Although the aromatics are preferably distilled in a-still providing a rapidly moving thin film of crude coffee oil, avariety of other stills may also be employed such as the falling film type of still which comprises two concentric cylinders in which the crude coffee oil is caused to flow in a thin film on the outer surface of the inner cylinder, the evaporated constituents being condensed in any suitable trap and the space enclosed by said cylinders being maintained under reduced pressure. Alternatively, the crude coffee oil can be atomized into fine droplets in a chamber maintained at reduced pressure, the condensate being collected in the aforesaid manner.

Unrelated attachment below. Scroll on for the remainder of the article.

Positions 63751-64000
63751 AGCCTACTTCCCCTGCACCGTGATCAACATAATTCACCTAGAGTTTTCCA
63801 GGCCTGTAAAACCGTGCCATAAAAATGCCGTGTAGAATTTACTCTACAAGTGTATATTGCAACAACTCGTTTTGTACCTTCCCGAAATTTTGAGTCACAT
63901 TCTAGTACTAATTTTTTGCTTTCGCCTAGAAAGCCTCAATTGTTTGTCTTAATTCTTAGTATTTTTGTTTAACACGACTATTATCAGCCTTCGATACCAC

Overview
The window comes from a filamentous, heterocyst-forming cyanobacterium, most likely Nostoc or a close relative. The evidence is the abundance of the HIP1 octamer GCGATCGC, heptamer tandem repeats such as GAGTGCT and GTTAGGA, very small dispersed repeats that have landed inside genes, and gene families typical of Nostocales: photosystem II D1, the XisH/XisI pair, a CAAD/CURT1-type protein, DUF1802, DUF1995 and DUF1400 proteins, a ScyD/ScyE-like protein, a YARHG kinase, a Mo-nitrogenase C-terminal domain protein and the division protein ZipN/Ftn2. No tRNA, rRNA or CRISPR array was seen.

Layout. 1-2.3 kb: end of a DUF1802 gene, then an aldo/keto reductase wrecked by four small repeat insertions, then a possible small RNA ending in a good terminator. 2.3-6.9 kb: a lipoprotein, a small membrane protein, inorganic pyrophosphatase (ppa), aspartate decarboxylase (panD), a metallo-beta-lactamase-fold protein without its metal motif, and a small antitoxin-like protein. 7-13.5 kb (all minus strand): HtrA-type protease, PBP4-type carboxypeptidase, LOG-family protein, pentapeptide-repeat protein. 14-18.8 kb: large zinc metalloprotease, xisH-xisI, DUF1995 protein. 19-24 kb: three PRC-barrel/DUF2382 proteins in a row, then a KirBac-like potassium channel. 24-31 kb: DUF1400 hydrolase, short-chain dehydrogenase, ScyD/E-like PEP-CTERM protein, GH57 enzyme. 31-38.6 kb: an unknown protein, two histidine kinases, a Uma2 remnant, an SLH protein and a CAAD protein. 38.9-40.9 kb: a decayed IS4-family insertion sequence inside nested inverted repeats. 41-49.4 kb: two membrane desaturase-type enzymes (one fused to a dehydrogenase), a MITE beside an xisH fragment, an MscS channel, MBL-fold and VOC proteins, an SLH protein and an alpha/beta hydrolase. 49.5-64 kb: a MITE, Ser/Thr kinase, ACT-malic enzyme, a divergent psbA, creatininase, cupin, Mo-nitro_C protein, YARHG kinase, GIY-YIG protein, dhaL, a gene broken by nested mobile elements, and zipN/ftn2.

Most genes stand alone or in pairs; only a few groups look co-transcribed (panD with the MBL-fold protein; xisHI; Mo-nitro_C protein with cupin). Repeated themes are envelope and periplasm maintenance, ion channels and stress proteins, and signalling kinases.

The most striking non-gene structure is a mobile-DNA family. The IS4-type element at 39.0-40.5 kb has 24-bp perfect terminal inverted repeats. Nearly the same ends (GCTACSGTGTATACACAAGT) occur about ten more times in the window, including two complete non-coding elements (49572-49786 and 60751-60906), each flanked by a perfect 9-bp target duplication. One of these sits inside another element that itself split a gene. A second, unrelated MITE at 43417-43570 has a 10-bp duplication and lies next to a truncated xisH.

A preferred type of vacuum still is that described in US. Pat. 2,578,999, to Kenneth C. Hickman, patented Dec. 18, 1951. This still, which has come to be commonly referred to as a Hickman still, can conveniently. be used to separate and isolate the purified coffee oil fraction from the crude coffee oil. The Hickman still includes a bell jar which can be evacuated by a forepump and a diffusion pump, the latter enabling the further reduction of absolute pressures by the forepump to a range below 1 mm. The crude coffee oil is placed in the bottom of the bell jar and raised by a lift pump and delivered to the face of a heated spinning approximately 4 to 6 inch diameter rotor having an indented conical surface. The distilland is returned'to a reservoir in the bell jar after having traveled to the periphery of its spinning rotor under the'action of centrifugal force. The rotor acts as a surface over which the distilland is caused to flow in a rapid moving thin film by centrifugal force. Of course, the necessary heat is provided by heating the rotor to the desired temperature which is carefully regulated by an appropriate rheostat. The Hickman still has advantages because the coffee oil is subjected to high temperatures only for a brief period of time because it either evaporates or is thrown by centrifugal force away from the heated rotor plate. That portion of crude coffee oil which evaporates is carried off to an appropriate condenser, and that portion which fails to evaporate is recycled for further subjection to the desired temperatures.